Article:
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Trump Behind Closed Doors; Flooding in Europe; Interview With Former Senior White House COVID Response Adviser Andy Slavitt; Pandemic of the Unvaccinated. Aired 2-2:30p ET

Aired July 16, 2021 - 14:00   ET



BARBARA EDEN, ACTRESS: Well, I appreciate it. Thank you, Ana.

ANA CABRERA, CNN HOST: Be sure to tune in, the all-new CNN original series "HISTORY OF THE SITCOM," Sunday at 9:00 p.m. Eastern and Pacific only on CNN.

That does it for me. Thank you all for joining me. Follow me on Twitter @AnaCabrera. And I'm wishing you a wonderful weekend. Stay well.

The news continues next with Alisyn and Victor.

ALISYN CAMEROTA, CNN HOST: Hello, everyone. Welcome to NEWSROOM. I'm Alisyn Camerota.


The director of the CDC is now calling the coronavirus crisis the pandemic of the unvaccinated, because the unvaccinated are fueling the increase of infections that we're seeing in every state. Look at this map, mostly red, most states seeing a surge of 50 percent or more indicated by the sea of deep red across the country. Only Montana has a case increase of under 10 percent. Vaccinations have slowed to just 300,000 a day.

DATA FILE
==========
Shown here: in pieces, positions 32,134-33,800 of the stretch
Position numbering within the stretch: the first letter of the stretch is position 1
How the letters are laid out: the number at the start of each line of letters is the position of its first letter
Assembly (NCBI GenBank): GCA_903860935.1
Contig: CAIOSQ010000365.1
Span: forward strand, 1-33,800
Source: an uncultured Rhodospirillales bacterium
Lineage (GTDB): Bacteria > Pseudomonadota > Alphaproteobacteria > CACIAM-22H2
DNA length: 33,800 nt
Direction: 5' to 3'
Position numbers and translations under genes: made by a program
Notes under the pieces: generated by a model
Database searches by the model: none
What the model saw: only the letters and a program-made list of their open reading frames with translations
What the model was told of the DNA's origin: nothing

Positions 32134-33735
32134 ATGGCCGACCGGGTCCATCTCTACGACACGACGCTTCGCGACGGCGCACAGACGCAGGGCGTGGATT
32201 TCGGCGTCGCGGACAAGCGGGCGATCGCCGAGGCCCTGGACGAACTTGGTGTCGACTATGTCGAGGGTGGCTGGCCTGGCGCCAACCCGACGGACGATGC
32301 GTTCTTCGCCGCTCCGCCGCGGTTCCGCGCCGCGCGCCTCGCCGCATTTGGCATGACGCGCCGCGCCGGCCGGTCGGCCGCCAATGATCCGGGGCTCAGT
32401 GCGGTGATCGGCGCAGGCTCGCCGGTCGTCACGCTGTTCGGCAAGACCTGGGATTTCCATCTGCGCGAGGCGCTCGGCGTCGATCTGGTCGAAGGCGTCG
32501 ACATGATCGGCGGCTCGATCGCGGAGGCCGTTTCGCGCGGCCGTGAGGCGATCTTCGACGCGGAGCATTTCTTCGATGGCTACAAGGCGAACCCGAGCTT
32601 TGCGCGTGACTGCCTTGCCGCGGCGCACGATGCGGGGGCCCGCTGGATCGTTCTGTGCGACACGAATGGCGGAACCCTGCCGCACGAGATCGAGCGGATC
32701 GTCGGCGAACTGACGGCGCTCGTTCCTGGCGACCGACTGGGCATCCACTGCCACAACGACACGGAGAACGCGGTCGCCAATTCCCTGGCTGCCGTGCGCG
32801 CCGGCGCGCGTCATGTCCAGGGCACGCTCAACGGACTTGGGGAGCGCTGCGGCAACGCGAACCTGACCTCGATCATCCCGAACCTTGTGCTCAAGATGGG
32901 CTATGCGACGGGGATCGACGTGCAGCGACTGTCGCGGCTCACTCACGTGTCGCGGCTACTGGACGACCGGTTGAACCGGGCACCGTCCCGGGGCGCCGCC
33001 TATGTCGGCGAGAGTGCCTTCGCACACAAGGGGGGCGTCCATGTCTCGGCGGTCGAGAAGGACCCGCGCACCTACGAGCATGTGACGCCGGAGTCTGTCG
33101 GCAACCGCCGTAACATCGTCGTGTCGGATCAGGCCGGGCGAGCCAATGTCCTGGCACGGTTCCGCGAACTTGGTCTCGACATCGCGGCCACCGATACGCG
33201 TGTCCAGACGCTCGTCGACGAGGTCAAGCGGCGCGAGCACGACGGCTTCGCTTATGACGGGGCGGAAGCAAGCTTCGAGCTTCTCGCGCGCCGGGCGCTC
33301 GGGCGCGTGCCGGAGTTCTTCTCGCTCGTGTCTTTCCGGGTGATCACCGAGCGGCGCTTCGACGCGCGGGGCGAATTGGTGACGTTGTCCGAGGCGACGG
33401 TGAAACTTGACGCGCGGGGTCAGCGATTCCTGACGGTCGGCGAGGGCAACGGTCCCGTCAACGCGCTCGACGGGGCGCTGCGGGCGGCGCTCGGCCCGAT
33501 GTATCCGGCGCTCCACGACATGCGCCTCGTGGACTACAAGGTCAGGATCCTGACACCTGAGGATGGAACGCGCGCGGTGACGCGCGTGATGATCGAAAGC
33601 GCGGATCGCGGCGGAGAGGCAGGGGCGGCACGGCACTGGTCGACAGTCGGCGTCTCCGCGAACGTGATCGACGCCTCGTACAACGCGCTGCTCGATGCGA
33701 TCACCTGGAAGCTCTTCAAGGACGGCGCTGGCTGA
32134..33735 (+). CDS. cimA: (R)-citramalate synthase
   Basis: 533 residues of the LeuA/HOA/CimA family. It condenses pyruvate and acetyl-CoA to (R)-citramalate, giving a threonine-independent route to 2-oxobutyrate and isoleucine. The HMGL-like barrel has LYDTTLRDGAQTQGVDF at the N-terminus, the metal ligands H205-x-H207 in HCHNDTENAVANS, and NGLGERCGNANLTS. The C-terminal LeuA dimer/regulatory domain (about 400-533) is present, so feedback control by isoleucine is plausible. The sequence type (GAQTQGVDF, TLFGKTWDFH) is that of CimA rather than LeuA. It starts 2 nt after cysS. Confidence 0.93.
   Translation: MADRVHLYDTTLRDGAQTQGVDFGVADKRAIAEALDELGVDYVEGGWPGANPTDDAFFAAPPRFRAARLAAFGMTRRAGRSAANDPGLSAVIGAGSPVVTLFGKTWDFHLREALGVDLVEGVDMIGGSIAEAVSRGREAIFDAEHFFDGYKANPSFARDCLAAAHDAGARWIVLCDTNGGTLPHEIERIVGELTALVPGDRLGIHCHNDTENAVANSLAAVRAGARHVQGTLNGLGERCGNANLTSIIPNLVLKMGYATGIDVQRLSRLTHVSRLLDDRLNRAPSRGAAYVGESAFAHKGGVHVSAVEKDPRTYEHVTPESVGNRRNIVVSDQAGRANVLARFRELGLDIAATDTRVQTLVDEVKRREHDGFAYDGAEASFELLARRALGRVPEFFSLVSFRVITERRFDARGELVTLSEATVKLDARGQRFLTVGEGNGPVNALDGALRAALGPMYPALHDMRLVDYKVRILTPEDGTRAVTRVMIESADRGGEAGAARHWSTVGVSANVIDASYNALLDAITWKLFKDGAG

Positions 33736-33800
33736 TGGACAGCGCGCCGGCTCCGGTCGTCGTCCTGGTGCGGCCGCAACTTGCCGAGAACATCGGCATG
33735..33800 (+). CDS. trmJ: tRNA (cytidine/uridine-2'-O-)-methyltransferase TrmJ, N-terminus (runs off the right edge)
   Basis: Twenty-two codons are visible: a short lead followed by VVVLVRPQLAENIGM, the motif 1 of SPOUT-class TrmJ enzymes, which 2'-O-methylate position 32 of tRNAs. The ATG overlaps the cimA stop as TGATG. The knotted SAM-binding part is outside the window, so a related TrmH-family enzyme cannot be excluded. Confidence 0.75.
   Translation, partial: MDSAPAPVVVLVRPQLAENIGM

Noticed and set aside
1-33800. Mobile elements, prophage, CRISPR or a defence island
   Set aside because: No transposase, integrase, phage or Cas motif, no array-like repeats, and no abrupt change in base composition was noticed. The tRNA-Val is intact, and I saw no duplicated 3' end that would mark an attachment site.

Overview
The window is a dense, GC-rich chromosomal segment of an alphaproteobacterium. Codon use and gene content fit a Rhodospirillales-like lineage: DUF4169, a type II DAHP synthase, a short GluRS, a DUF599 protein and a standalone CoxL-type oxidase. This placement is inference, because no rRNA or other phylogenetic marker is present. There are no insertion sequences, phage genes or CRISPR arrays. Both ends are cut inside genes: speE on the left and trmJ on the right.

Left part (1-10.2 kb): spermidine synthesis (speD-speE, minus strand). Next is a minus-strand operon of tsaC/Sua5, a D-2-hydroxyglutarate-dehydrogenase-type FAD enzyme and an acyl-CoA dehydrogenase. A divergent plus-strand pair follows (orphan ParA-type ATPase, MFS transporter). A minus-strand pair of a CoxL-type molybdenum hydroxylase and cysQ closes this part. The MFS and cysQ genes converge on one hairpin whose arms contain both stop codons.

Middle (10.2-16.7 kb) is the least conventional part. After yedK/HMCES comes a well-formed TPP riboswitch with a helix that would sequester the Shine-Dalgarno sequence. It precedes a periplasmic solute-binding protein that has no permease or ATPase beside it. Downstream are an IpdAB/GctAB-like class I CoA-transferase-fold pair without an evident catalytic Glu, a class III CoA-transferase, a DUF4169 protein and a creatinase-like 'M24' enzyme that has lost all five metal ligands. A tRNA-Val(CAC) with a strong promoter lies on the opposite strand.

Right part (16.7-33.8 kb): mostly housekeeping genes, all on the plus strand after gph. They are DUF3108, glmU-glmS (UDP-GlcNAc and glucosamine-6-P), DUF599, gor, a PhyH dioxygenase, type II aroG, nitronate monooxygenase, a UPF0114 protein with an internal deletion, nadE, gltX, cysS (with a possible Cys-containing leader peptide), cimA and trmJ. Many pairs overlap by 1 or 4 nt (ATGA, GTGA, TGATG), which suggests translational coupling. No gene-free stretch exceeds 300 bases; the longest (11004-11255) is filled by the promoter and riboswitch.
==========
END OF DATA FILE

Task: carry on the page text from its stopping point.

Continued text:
DR. ROCHELLE WALENSKY, CDC DIRECTOR: There is a clear message that is coming through. This is becoming a pandemic of the unvaccinated.

We are seeing outbreaks of cases in parts of the country that have low vaccination coverage, because unvaccinated people are at risk. The good news is, that if you're fully vaccinated, you are protected against severe COVID, hospitalization and death and are even protected against the known variants, including the Delta variant.

And, importantly, over 97 percent of people who are entering the hospital right now are unvaccinated.


CAMEROTA: Here's something interesting. The White House says one out of every five COVID cases this week is in Florida.

Why there? Might it have something to do with the governor's pet slogan "Don't Fauci my Florida"? Sadly for everyone, unvaccinated people are now ruining the freedom the rest of us enjoyed this month.